The victories we are seeing for lesbian, gay, bisexual and transgender persons in our communities and beyond are amazing. In fact, if you asked most anyone how things were going for LGBT+ people, they would probably respond, “Great!” But if you ask an LGBT+ youth that same question, they will tell you there is a lot more work to do.
When LGBT+ youth were asked “What is the most difficult problem facing you in your life these days?” the top three answers were: My parents/family are not accepting, trouble at school/bullying, afraid to be out/open. Unfortunately for many LGBT+ youth, identity-based rejection from their families and parents leads to being kicked out of their homes, with no place to go.
During my first year at Zebra Coalition, Bengy showed up seeking help. He had fled to Florida from an abusive and unaccepting family in New York. It was December and every bed at our residential program at Zebra Coalition was full.
Sitting in a fast food restaurant, we gave Bengy his first full meal in days while I contacted every shelter and residential program in our region to find a bed for this youth. Each organization was at capacity with the exception of one. Bengy, however, decided to forgo this option as he had a poor experience with that program’s staff and clients based on his romantic orientation. This young man decided to go without a warm bed and spend the night on the streets, in the cold because he felt unsafe.
With donations from our clothing and food bank, we bundled this young person up and gave him food for the evening. Sending Bengy out into the night, I worried if he would be okay. Fortunately a bed became available later that week and we were able to move him into our residential program just before the holidays.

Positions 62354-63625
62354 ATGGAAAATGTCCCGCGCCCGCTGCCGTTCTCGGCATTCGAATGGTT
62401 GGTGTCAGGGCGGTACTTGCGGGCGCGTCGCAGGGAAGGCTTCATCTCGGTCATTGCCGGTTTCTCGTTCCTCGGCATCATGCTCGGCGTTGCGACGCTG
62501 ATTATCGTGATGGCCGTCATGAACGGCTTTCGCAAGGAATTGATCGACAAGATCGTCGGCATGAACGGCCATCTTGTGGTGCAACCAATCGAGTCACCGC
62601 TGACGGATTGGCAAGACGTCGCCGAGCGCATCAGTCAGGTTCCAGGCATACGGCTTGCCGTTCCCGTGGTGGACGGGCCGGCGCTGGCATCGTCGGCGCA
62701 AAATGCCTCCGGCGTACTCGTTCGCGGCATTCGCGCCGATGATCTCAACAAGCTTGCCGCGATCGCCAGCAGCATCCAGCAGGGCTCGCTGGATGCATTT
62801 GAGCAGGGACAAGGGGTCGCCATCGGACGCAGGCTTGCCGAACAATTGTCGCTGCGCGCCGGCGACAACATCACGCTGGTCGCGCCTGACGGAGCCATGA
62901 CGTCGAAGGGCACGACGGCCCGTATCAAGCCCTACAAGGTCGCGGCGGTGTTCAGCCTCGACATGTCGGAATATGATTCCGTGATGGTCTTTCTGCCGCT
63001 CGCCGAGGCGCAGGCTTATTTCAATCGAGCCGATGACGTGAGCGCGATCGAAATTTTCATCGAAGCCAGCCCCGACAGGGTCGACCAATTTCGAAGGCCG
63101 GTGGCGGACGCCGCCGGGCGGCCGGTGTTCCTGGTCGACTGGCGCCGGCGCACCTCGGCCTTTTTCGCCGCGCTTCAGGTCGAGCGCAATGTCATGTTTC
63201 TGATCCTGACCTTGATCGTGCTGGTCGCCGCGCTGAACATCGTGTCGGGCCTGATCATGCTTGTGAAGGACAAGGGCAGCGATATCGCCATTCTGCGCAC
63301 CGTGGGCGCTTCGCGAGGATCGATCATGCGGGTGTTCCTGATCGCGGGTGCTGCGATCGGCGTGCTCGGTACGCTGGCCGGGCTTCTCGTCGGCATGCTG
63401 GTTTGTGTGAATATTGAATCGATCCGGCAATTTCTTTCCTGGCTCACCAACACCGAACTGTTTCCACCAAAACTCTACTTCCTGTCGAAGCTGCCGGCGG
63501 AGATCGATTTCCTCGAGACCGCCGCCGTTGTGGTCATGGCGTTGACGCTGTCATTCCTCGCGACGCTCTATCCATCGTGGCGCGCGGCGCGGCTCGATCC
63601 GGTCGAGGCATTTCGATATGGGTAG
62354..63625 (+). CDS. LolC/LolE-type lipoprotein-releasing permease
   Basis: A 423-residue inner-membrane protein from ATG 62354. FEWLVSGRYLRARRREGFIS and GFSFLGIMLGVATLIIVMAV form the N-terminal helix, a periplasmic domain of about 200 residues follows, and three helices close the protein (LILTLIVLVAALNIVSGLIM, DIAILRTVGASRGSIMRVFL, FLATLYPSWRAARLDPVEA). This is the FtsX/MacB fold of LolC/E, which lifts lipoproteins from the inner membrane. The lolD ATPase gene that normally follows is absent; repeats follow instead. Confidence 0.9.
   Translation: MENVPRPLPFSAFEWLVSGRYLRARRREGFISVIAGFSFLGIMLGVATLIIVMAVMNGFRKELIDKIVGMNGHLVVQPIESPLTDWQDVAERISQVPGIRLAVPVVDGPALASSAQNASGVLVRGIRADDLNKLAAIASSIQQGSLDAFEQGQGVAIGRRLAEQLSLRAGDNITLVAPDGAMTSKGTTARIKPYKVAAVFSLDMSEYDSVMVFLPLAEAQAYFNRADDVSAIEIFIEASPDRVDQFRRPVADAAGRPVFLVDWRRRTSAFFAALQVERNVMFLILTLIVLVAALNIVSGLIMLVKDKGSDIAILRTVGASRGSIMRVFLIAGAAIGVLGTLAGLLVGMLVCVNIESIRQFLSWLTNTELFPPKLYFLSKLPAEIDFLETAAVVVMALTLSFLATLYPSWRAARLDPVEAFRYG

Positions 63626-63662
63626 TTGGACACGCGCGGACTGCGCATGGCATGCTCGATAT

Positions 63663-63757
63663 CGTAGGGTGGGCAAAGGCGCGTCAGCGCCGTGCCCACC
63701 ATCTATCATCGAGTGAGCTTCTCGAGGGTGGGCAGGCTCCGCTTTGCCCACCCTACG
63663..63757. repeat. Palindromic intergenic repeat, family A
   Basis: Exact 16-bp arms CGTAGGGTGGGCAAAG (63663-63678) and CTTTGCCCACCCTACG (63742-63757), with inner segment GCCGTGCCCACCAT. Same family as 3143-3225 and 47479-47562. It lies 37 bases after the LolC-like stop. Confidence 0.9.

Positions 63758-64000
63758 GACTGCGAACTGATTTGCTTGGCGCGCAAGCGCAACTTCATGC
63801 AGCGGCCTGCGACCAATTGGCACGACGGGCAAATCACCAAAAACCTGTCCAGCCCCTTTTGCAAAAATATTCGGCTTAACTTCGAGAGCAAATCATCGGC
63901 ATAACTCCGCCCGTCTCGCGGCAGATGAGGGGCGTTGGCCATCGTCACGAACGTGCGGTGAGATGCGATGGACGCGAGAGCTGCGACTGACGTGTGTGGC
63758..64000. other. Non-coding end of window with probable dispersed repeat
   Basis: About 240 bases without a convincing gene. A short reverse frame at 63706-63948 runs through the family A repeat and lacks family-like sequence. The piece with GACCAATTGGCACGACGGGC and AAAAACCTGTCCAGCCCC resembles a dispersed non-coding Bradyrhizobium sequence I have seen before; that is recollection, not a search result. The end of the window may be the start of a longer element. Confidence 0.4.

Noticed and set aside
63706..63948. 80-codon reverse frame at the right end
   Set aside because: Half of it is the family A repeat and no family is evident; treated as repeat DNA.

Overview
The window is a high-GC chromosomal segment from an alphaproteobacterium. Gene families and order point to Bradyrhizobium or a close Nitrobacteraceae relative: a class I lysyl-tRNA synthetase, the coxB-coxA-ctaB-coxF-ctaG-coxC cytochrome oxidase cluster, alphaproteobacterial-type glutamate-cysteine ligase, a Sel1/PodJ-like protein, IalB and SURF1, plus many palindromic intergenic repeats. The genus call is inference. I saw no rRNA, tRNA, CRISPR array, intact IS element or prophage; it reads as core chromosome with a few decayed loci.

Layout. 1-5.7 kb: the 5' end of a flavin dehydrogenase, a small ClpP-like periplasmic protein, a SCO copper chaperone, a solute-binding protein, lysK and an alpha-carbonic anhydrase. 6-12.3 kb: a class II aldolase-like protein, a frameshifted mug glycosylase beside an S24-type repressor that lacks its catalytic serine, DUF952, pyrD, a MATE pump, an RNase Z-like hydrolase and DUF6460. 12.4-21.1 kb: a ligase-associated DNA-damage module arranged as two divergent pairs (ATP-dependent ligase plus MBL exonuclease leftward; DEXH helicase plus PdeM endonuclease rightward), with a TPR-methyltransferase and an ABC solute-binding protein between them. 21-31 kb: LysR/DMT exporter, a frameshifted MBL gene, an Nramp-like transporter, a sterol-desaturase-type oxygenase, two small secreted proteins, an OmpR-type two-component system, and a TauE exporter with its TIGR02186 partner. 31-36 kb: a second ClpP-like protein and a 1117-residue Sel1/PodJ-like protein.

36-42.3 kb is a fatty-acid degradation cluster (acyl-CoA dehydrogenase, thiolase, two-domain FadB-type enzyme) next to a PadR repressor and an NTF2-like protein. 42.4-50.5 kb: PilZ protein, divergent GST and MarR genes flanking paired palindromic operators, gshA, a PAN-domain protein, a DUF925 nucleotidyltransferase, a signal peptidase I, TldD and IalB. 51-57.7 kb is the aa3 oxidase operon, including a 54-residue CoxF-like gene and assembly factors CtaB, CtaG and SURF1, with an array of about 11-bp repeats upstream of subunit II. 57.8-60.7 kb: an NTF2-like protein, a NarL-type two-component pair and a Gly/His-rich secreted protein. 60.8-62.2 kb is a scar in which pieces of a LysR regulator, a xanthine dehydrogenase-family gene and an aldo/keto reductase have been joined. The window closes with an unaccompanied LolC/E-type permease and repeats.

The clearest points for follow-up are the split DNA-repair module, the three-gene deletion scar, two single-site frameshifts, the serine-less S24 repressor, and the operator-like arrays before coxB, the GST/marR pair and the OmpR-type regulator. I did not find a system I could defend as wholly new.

An LGBT+ youth is eight times more likely to become homeless than a straight youth and they make up a hugely disproportionate 40 percent of the homeless youth population. With limited space to accommodate all homeless LGBT+ youth in Central Florida, there are many youth just like Bengy who go without adequate shelter to meet their unique needs or choose to remain on the streets until a bed becomes available at Zebra Coalition.
I don’t sleep in a vacant lot or outside on benches, but I do have many sleepless nights worrying about these kids and their safety. These young people desperately need us to keep them safe.
I’m here because there is much work to be done in our community to support these kids and because our work at Zebra Coalition matters. Because Bengy, Angel, Cody, Charley, Skylar, Sean, Brian, Will, Bianca, Destiny, Britt and the many other LGBT+ young people we work with every day matter. But they might not think they do.
Please join us this holiday by giving a gift of $100, $50, $25 or more so that we can continue to provide LGBT+ youth healthy, safe and supportive services and programming in 2015. And if you give before December 31, 2014 your donation will be matched up to $25,000 thanks to an anonymous donor.
Thank you for standing by us with kindness and generosity these past four years and for showing our community’s LGBT+ youth that they matter.